The Archos 5
For a device as hefty (price- and size-wise) as the Archos 5, it has a lot of deficiencies.
My biggest gripe is that there is no out-of-the-box support for playing h.264-encoded video. This is a major limitation. It's not a question of ability, because there's a plugin you can purchase to enable it (which I did reluctantly). The plugin bundle to enable h.264 video, AAC audio, HD video support and MPEG-2 video support costs 30 euros, which worked out to about $43 at the time I purchased it. The three plugins separately are 15 euros each, so I guess I'm getting a good deal, but it just feels like Archos is trying to fleece me. On top of that, the HD plugin is not yet available.
I can understand paying extra for physical hardware that provides the Archos with new abilities. The helmet cam, the GPS and the DVR station are good examples of this. But to cripple the main unit out of the box deliberately by not playing h.264 video seems greedy on Archos' part—especially considering that the base unit costs $350–$450 (depending on the model).
A related gripe is that the Archos 5 will play only video that is smaller than the size of the screen (800x480). As a test, I cropped the 480p version of Big Buck Bunny so that it was exactly 800x480 pixels in size, and the Archos refused to play it. The largest files I have been able to play are in the neighborhood of 720x460. The HD plugin supposedly will allow the Archos 5 to play up to 720p-size video when it is finally released.
Another video-related issue is that the Archos 5 has trouble with h.264 .m4v files that are longer than 1.5 hours. It will report that the file is corrupted, even when it is not. Lengthy non-h.264 .avi files do not have this issue.
Moving on to audio, the Archos 5 is frankly disappointing. There are no technical reasons that I can see why the Archos 5 cannot play FLAC and Ogg files, but it can't. They don't even show up in the list of files. The Archos also had trouble with my example .m4a audio files. They could be viewed in the music browser, but they would not play. AAC audio plays fine when part of an .mp4 video file, so it can play it.
The Archos comes up short in regard to media playback, but I knew some of that going in, thanks to the specs on the Archos Web site. What was not anticipated were the number of hardware issues I had, and they bear mentioning here. At the top of the list is that the Archos 5 comes with a proprietary USB cable that is used for connecting the Archos 5 to your computer and for charging.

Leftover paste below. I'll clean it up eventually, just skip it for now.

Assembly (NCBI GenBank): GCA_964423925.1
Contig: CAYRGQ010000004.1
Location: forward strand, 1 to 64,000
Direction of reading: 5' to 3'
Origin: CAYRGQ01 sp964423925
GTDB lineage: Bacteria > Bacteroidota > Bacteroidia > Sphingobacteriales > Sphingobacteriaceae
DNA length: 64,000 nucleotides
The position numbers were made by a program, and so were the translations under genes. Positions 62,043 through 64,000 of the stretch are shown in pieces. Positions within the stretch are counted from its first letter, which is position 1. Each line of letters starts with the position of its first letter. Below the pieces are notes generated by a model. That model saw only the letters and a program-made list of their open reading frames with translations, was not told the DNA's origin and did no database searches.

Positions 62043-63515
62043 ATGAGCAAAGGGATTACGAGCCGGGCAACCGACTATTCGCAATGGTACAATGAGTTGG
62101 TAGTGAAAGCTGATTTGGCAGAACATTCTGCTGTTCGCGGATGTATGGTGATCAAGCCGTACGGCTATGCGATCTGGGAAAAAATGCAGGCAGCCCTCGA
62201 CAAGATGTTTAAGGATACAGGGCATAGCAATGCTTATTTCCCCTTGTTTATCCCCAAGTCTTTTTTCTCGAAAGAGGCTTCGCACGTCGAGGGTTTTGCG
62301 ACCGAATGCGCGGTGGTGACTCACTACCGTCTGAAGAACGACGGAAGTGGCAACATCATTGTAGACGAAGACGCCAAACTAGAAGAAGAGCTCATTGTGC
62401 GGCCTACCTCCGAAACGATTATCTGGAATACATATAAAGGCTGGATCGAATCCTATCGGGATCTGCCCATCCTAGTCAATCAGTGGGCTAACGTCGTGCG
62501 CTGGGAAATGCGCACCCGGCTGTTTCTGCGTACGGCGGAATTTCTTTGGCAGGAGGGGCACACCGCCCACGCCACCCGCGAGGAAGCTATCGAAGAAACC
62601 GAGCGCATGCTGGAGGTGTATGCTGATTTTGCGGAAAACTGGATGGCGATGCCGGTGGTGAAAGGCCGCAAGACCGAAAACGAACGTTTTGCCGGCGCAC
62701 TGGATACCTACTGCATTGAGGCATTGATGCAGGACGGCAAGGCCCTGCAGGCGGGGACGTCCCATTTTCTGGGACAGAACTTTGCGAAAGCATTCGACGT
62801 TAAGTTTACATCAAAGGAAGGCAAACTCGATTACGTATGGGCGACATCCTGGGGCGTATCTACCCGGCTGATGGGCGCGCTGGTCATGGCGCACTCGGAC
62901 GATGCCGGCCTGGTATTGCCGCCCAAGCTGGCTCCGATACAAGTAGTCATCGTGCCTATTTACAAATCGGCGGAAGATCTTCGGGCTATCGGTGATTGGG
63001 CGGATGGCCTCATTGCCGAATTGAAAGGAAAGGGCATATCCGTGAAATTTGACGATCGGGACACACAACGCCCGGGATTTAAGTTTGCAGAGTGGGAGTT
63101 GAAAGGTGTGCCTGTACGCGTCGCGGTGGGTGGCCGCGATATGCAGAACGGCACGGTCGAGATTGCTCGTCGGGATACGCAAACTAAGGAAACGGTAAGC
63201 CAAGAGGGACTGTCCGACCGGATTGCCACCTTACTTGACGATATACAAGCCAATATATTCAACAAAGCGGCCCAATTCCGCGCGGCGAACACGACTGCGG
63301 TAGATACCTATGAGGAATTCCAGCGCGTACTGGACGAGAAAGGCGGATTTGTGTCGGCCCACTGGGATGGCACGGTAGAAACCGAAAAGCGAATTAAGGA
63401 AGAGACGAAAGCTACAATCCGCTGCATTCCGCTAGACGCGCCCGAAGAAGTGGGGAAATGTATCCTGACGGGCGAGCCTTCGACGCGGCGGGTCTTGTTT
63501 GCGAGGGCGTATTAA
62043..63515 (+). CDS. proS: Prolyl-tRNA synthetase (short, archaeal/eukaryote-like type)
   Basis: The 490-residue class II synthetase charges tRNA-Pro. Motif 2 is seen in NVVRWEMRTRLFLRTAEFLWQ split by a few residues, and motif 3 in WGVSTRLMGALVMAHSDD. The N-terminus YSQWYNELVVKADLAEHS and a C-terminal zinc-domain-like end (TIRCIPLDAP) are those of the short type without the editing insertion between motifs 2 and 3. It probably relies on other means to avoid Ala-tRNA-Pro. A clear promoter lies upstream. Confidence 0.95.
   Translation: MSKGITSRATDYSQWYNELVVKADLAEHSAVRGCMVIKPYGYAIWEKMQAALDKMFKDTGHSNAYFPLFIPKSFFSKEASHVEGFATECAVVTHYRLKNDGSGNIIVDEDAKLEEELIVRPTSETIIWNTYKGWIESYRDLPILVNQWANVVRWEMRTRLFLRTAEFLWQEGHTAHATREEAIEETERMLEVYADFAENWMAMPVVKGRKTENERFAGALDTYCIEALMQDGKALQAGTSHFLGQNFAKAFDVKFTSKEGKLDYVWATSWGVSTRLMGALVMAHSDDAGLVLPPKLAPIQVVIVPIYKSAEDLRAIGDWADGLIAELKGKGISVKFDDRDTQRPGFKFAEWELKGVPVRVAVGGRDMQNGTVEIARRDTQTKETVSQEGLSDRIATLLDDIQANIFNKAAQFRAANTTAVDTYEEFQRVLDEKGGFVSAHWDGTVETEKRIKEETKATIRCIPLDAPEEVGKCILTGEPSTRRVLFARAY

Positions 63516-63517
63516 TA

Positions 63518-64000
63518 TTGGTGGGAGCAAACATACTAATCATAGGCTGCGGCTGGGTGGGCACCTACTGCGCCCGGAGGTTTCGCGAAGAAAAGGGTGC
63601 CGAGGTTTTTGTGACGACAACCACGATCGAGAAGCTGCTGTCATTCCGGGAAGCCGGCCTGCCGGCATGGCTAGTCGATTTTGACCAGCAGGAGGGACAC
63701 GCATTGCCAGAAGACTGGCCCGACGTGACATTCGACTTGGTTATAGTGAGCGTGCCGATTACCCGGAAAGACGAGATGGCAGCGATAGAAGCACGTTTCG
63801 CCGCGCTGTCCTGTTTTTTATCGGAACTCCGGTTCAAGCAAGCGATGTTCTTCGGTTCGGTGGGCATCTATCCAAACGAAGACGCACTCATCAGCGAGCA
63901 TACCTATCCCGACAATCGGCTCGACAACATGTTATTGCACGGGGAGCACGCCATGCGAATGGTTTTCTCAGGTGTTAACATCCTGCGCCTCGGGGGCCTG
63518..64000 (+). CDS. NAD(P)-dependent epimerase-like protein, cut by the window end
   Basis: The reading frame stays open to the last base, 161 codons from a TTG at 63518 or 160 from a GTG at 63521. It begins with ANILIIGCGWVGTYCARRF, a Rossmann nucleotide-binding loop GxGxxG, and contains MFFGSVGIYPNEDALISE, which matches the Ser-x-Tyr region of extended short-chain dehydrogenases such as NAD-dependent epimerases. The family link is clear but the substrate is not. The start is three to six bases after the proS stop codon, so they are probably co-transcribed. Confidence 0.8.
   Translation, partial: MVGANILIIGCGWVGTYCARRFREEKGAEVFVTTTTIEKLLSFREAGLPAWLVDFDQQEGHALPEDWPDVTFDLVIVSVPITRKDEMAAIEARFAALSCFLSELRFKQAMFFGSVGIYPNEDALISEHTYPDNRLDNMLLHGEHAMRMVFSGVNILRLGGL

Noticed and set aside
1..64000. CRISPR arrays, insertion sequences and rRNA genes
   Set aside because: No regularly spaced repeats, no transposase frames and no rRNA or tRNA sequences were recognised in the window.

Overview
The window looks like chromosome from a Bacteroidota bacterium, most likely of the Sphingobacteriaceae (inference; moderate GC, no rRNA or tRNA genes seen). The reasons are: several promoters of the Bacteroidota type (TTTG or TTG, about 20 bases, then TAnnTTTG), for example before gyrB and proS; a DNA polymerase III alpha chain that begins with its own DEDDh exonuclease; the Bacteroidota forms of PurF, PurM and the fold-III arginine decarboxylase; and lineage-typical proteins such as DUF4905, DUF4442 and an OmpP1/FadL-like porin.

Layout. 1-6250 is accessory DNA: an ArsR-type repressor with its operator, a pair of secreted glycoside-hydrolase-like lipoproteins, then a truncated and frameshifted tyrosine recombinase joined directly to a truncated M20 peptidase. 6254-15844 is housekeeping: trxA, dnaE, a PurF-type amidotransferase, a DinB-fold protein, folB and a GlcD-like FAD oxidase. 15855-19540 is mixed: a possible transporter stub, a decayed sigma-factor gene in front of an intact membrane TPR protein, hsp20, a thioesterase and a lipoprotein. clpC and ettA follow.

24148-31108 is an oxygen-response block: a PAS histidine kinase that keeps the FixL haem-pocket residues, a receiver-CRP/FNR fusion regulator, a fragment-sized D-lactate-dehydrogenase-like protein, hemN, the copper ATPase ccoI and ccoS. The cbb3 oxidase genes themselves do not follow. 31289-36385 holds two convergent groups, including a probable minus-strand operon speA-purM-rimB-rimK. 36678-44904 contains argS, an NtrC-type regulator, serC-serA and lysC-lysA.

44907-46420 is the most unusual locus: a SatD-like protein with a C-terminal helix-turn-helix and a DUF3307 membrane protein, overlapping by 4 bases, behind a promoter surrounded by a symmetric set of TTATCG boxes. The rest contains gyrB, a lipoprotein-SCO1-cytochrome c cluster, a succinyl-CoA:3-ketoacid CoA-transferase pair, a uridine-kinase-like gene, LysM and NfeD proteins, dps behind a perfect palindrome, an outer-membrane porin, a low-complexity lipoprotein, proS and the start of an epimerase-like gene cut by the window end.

This cable is inadequate for several reasons. First, it takes eight hours to charge the Archos 5 via this USB connection. Battery life for the Archos 5 in my testing was about three hours for video and about double that for audio, so the included charging “solution” can't even keep up with normal use! This contrasts with the 50+ hours of audio playback I regularly get out of the Cowon D2 in between chargings.
The long charge times for the Archos also mean that once I watch about 1.5 movies, I am done for the day. Second, the cable is not a standard USB cable. One end is USB; the other is a proprietary docking connector. I don't mind docking connectors, but when that is the only connection to the outside world, I get nervous and annoyed.
My first hardware accessory purchase for the Archos 5 was the $30 mini-dock. Although it looks strange when plugged in to the Archos 5, at least it provides a real power adapter and recharge times of less than three hours. The mini-dock also gives the Archos 5 component A/V and S-Video out, as well as USB host and client support. The mini-dock adds so much functionality and utility to the Archos 5, I wish the company had incorporated the ports on it into the main unit.